In some ways I really don't feel like writing anymore. The ease with which writing used to come to me is stilted now, the flow dammed by piles of insecurities, of weaknesses, of other sorts of dark, messy things that one usually finds in a sewer
or in three-week-old boursin cheese
. It will come again, in time, I suppose. But words are not my strength at this moment. I'm not sure what is.
Nevertheless, I keep trying here in my nigh-invisible corner of the internet, because I feel as though it will be important somehow, someday. I don't expect to do anything world-changing, as much as it would be nice; I merely want the confidence that I can express what I want to express. And writing things down makes them real
, in a way. (Which is why I stopped doing a lot of reflective journaling during the darker phases of my life a year or so ago, I think.) It forces me to make clear the haze that clouds my vision, so that I can move forward with more certainty of where I am going next.
I headed out to the Art Institute today to pick out my topic for an HAA115 research paper. The paper's not due 'til May 8, but we need to have our topic chosen by Monday. It wasn't that hard - I'd been through the Asian Art galleries of the Art Institute before with a fellow classmate in ART200, so I had an idea of what to find there. I quickly settled on a piece that had caught my eye previously: a statue of the Japanese Buddhist deity Shukongo-jin, who I would conjecture is a record of the earliest known instance of a hairerection in Japan
. (Close-up here
.) Seriously, though, check out the physique, too - this guy is like a proto-Dragonball Z character, and more terrifyingly badass than one.
Since it didn't take me long to choose my paper topic and get the required information, I decided to wander around the Art Institute a bit and get the most out of my $7.00 admission. I explored the Yousuf Karsh: Regarding Heroes
exhibit, and was pleasantly surprised by it. Karsh was an Armenian-Canadian portrait photographer with a long, esteemed career, spanning over 60 years and many famous subjects, including Pablo Picasso, Indira Gandhi, Albert Einstein, Andy Warhol, Dwight D. Eisenhower, Audrey Hepburn, and Winston Churchill. I was very impressed with how the lighting rendered the various details in the portraits, especially the facial details. The posing and settings were impeccable, as well - they full capture a sense of the power of the subject's personality. Whether the power and the personality depicted are actually true to the subject is, of course, up for debate, but seeing as Karsh was an optimist, it may be better to temporarily put aside those misgivings and to simply enjoy the portraits for their craftsmanship. Portraits, either photographic or rendered by hand, are harder to do well than one might think; I wonder if it's the case that one should be genuinely interested in people to be a good portrait artist.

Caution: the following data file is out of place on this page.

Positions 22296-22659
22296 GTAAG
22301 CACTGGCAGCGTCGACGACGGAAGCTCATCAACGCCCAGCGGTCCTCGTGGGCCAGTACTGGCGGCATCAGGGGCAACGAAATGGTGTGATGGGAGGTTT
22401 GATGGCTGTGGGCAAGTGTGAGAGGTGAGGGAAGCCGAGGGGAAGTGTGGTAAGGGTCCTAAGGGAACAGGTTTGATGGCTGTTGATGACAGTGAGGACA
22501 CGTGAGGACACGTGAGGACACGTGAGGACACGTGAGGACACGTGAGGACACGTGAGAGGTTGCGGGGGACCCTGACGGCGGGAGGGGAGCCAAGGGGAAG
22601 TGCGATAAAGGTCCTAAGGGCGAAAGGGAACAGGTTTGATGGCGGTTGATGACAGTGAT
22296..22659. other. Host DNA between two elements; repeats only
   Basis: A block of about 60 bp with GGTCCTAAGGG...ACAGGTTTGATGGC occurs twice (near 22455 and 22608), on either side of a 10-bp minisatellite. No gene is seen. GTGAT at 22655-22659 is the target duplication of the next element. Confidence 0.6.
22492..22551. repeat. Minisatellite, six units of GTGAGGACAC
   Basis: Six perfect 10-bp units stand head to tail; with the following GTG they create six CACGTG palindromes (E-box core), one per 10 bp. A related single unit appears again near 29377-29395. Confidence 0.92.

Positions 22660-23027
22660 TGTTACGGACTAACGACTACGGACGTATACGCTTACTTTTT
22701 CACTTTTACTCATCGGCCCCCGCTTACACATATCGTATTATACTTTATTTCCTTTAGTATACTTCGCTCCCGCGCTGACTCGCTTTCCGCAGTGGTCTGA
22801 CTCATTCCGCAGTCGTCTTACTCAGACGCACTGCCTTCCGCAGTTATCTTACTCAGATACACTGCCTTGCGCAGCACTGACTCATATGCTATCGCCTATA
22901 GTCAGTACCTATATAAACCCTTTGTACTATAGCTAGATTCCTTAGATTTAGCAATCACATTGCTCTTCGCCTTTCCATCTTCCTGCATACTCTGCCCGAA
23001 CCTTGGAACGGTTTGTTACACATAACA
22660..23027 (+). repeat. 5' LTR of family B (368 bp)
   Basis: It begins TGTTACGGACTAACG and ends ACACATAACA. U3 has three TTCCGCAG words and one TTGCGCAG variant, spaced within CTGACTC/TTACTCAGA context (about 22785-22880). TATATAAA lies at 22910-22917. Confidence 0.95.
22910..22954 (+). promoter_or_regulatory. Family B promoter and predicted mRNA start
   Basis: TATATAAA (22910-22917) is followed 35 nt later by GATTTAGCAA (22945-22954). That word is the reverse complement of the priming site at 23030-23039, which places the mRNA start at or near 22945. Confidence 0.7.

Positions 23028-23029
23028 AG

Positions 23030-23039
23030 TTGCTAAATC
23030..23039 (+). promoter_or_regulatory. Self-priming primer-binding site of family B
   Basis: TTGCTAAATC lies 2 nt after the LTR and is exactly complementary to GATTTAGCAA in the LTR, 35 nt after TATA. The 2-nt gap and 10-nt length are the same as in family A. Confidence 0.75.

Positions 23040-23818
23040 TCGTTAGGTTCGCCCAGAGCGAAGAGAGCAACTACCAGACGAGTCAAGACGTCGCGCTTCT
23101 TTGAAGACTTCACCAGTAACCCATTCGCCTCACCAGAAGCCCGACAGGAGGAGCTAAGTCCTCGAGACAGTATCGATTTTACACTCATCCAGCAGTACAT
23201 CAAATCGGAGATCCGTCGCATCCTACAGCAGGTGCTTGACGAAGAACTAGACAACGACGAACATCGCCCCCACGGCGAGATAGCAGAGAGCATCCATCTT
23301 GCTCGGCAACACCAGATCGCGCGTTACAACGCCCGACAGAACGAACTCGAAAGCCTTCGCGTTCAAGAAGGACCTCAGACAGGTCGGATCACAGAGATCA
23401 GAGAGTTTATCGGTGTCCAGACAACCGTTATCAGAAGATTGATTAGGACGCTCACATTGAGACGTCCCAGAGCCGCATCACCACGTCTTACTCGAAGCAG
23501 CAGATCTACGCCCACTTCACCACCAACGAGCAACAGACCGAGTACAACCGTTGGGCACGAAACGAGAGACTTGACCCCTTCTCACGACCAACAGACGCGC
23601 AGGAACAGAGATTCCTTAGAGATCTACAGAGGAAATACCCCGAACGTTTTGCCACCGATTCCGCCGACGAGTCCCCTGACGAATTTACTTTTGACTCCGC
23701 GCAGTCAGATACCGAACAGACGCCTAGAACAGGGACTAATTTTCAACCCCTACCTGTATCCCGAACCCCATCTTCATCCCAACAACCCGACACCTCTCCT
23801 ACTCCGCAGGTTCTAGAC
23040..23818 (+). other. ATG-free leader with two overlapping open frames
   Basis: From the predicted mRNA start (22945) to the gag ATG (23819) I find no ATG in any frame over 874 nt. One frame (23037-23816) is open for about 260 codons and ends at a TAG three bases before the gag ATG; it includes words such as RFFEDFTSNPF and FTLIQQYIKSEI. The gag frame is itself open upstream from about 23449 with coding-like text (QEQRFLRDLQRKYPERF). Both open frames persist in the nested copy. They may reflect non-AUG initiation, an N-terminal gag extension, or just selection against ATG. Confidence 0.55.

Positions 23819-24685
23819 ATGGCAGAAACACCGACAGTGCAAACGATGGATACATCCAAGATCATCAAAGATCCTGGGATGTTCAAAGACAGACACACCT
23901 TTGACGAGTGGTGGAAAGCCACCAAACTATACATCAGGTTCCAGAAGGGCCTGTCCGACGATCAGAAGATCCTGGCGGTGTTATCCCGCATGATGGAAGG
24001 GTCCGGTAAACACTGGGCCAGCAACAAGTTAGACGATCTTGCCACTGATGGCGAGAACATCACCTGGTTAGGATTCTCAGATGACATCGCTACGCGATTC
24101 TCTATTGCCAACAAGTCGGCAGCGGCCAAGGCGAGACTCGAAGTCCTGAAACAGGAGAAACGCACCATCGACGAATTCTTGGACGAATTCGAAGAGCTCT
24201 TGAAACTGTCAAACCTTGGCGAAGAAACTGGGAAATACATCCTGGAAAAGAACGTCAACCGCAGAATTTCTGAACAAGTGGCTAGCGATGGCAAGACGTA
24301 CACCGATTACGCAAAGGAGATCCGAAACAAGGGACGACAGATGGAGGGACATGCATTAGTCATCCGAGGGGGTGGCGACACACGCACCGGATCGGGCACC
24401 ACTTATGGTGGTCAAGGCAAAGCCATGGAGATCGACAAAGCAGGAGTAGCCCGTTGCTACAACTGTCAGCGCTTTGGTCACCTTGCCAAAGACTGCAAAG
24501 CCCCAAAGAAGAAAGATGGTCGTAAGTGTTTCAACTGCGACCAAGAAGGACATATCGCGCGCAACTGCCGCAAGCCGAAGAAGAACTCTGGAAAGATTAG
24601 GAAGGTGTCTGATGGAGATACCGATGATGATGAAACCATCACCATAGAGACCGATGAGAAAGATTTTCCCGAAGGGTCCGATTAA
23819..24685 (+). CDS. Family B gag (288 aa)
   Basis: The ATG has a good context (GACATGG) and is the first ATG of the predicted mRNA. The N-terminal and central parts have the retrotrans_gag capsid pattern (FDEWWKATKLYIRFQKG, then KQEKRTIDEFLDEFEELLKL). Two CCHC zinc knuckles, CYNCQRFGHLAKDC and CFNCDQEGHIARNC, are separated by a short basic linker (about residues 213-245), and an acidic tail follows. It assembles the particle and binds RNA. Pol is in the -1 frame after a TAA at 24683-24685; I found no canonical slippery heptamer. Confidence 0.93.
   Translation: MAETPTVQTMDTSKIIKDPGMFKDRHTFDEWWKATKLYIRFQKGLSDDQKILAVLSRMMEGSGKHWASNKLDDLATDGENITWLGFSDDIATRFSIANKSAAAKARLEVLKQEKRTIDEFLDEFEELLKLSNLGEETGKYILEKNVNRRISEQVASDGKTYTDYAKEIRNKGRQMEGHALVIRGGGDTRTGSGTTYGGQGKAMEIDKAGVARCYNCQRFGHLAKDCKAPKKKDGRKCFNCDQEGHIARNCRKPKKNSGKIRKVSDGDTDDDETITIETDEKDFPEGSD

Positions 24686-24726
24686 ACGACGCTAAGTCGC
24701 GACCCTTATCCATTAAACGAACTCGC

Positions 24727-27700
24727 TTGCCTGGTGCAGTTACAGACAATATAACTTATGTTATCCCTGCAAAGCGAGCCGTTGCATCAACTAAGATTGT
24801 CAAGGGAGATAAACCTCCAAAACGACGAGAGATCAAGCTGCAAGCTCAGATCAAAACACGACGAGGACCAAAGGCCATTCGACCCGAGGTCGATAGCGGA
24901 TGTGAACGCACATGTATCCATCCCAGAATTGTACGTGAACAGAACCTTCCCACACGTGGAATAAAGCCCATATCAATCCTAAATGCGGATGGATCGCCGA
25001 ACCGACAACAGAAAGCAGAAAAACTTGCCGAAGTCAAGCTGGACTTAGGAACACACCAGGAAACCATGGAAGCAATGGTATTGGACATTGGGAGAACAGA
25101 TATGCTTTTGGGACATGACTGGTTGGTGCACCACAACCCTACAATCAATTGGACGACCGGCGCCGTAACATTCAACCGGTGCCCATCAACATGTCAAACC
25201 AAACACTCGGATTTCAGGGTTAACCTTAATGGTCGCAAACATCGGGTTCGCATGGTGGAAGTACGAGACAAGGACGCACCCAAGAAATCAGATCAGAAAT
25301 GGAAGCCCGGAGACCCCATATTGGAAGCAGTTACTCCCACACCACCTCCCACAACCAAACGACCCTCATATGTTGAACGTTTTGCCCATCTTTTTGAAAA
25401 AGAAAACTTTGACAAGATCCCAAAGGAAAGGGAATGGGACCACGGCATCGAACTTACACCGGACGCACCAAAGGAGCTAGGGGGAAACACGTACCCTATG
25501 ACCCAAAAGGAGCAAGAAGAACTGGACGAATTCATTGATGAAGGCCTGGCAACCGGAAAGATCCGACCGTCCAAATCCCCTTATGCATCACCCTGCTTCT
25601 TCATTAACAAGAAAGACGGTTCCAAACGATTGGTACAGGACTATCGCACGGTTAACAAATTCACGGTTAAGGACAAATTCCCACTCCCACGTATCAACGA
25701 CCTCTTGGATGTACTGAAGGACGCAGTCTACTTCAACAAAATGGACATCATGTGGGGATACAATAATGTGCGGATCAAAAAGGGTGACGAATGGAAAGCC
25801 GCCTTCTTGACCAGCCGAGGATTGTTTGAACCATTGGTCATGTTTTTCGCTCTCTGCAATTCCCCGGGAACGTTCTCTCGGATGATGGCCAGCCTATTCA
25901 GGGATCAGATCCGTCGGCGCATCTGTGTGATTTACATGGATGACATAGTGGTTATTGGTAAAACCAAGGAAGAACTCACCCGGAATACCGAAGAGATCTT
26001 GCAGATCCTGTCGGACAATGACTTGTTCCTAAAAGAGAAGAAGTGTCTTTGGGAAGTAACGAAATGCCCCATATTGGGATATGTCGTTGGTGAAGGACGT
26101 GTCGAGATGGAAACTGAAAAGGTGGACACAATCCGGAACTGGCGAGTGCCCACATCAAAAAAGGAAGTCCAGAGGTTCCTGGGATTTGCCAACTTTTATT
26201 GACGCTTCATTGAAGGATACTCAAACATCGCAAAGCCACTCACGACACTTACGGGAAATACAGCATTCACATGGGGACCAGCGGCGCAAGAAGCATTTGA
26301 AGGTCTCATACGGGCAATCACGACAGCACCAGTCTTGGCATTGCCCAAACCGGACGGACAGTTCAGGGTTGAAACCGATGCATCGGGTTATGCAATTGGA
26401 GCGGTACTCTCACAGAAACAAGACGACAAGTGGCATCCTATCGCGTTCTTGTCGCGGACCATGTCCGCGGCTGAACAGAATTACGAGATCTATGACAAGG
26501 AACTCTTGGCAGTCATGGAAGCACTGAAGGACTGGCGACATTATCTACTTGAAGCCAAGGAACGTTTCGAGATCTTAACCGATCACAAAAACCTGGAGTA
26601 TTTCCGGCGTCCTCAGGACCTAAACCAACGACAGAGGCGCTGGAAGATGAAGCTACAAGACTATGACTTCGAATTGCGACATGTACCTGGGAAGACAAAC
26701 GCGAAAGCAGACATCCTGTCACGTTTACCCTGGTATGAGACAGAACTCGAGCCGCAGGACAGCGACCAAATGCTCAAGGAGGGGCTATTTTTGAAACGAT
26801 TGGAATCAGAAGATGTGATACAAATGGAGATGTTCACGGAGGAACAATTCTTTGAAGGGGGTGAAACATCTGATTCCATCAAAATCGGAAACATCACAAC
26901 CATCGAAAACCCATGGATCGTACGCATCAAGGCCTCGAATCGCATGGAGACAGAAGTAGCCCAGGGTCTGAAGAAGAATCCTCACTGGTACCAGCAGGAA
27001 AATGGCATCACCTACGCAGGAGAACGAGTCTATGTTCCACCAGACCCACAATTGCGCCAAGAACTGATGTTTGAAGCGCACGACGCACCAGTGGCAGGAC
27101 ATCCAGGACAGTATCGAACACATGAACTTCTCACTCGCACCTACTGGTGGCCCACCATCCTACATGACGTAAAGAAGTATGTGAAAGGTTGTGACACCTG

I also stopped by the Thorne Miniature Rooms
, featuring a collection of intricately constructed miniature models of various European and American interiors from the late 13th century up until the 1930s. Pure eye candy, I tell you. I could've spent the entire day in there, if it weren't for the fact that I was starving and the tiny viewing area smelled like humid people and...'twas not very pleasant. I want to get my hands on the Art Institute book about these rooms, though - they're simply amazing. There was something like this at The House on the Rock
when I visited it a long while back, too, which was equally enthralling for me. I appreciate it primarily for the scenery porn (the upholstery! the floor plans! the different furniture styles! the stuff and thingies on the walls!), but I think it's also valuable as a historical record, as well.
Tangentially related, but just outside the Art Institute, there was this group of...I don't even know what they were, so I'm just calling them the urban taiko drummers, 'cause that's what their performance reminded me of:
I wonder if I should eventually invest in a membership to the Art Institute. That would depend entirely, of course, on how long I end up staying in Chicago. And it's hard enough for me to get my ass up and out of the house; me and lysis_to_kill
keep on making plans to visit the Field Museum or the other hotspots on the museum campus, but then we get distracted by shiny things on the Internet. Or cheeses at Baker's Square. Le sigh.
I finished reading Cast in Shadow
by Michelle Sagara today. I liked the book well enough, but am not sure if I'm intrigued enough to keep reading. If I get some free time and can get the books from a library, maybe I will (I bought Cast in Shadow
when I ordered my spring quarter books off Amazon). I do like the five different races featured in the world of the book, and the characters are well-portrayed. Unfortunately, there were frequently times where I'd be reading along, and then I'd have to double back and re-read, because I had stumbled across something that made no sense to me, and I'd be like, "What? How did that
logically follow from the thing prior to it?" I can't tell if this is an actual flaw with the writing style of the book or if it's just my poor reading habits, though. And while I like the main character, Kaylin, decently enough, it's more of a "well, I don't hate her and she hasn't shown any irredeemable traits for me" kind of like.
Also, the book cover is kind of fugly
. (Bitches, I am an art & design major in addition to being a bookworm, I have every right to whine about ugly book covers! Not that a fugly cover has any bearing on the quality of a book; it's just something I like pointing out.)
-Reileenall you people look at me like I'm a little girl